Wednesday, March 6, 2013

"The Hound of the Baskervilles": A Review

Source: http://upload.wikimedia.org/wikipedia/commons/thumb/3/3b/Cover_(Hound_of_Baskervilles,_1902).jpg/200px-Cover_(Hound_of_Baskervilles,_1902).jpg


It seems hardly necessary to summarize Sir Arthur Conan Doyle’s best-known Sherlock Holmes novel.  Not only is it so familiar that even those who haven’t read the book can give an adequate outline of the plot, the plot itself is not the most complex of the Holmes adventures. 

The beginning of The Hound of the Baskervilles takes place, not with Holmes and Watson ‘round their hearth at 221b Baker Street, but actually outside.  I mean outside the book itself.  See, prior to writing Baskervilles Doyle had committed the perfect crime: he had murdered Sherlock Holmes in front of the entire world, right there, plain in black and white.  And there was nothing anyone could do about it.  Doyle got away, scot-free (which, since he was a Scot, explains how he knew how to do it in the first place…).

Doyle was faced with a Frankensteinian issue some authors encounter when they achieve the popularity they’ve desired for so long: their characters come to life, the public loves them more than the author, and the author can’t get on with other projects because their audience is always clamoring for more of their old characters.  Fellow mystery writer Agatha Christie had the same problem with Poirot.  L.M. Montgomery got stuck writing an entire series about Anne Shirley.  And A.C. Doyle thought his historical novels were his best works, but they were constantly being overshadowed by Holmes!  So what was he to do but to kill him off to make room for Sir Nigel and the White Company?*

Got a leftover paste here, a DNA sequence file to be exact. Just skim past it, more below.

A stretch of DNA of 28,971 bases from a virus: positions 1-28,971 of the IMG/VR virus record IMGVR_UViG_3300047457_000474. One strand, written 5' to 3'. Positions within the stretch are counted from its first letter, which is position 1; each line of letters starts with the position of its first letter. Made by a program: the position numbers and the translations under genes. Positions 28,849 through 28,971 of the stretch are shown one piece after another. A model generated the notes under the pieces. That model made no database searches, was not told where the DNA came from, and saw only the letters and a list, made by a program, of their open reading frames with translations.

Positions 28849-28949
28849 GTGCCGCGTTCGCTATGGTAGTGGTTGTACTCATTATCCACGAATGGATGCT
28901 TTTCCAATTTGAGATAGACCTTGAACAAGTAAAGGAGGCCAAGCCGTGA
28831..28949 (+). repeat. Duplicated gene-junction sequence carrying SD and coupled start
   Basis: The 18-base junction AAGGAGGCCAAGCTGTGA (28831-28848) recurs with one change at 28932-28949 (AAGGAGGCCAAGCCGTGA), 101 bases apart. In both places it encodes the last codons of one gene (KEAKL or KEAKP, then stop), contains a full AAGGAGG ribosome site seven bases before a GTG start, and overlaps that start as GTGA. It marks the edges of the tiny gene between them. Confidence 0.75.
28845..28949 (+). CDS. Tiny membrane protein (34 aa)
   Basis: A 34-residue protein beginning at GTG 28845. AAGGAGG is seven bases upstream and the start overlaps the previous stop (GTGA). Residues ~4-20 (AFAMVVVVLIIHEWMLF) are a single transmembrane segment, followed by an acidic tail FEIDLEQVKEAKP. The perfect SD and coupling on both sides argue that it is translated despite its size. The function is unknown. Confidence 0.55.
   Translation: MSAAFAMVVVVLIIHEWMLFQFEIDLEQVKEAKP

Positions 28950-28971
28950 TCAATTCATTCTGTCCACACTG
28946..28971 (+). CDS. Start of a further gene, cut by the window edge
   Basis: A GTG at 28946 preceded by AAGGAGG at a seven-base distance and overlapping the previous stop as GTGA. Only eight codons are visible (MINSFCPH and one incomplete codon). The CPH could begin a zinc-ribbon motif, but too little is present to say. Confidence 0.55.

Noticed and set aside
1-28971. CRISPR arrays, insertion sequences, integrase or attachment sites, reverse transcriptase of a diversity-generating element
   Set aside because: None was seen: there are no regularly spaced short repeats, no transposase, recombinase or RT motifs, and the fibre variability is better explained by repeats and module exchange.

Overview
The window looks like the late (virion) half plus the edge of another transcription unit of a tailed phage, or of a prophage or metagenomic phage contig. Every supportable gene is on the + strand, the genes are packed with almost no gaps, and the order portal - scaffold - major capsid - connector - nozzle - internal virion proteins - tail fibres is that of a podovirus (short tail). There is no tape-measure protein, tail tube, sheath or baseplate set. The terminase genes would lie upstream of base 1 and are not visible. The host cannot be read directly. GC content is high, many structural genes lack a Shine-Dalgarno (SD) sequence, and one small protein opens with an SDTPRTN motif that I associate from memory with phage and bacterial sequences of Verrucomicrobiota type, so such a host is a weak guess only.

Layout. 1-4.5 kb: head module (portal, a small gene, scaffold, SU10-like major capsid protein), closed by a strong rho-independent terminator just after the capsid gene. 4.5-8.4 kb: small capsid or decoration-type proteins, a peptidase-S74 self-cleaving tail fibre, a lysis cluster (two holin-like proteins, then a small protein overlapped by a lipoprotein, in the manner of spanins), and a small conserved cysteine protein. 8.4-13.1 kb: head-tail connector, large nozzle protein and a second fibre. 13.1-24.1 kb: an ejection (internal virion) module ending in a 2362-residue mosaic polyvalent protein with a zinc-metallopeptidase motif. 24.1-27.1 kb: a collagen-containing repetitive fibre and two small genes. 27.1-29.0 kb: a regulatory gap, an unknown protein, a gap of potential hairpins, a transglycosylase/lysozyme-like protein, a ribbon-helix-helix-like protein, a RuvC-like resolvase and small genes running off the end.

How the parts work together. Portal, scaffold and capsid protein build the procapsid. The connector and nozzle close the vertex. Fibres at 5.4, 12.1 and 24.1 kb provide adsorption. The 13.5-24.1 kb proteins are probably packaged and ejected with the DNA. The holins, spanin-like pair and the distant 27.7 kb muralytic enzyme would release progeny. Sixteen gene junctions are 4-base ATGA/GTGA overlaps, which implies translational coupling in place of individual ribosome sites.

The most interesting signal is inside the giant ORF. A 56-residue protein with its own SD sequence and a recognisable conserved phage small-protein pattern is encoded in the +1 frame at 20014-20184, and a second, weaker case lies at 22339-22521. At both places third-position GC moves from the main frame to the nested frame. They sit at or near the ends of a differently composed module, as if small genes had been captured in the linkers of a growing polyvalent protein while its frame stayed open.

Unfortunately for him, Holmes adventures meant big bucks, and he needed the money.  He didn’t want to resurrect Holmes from the dead (just yet).  So, in order to capitalize on Holmes’ name, Doyle wrote a novel set before the incident at Reichenbach Falls.  Using a story and setting that were too good to pass up, Baskervilles is set in Dartmoor, in the southern county of Devon.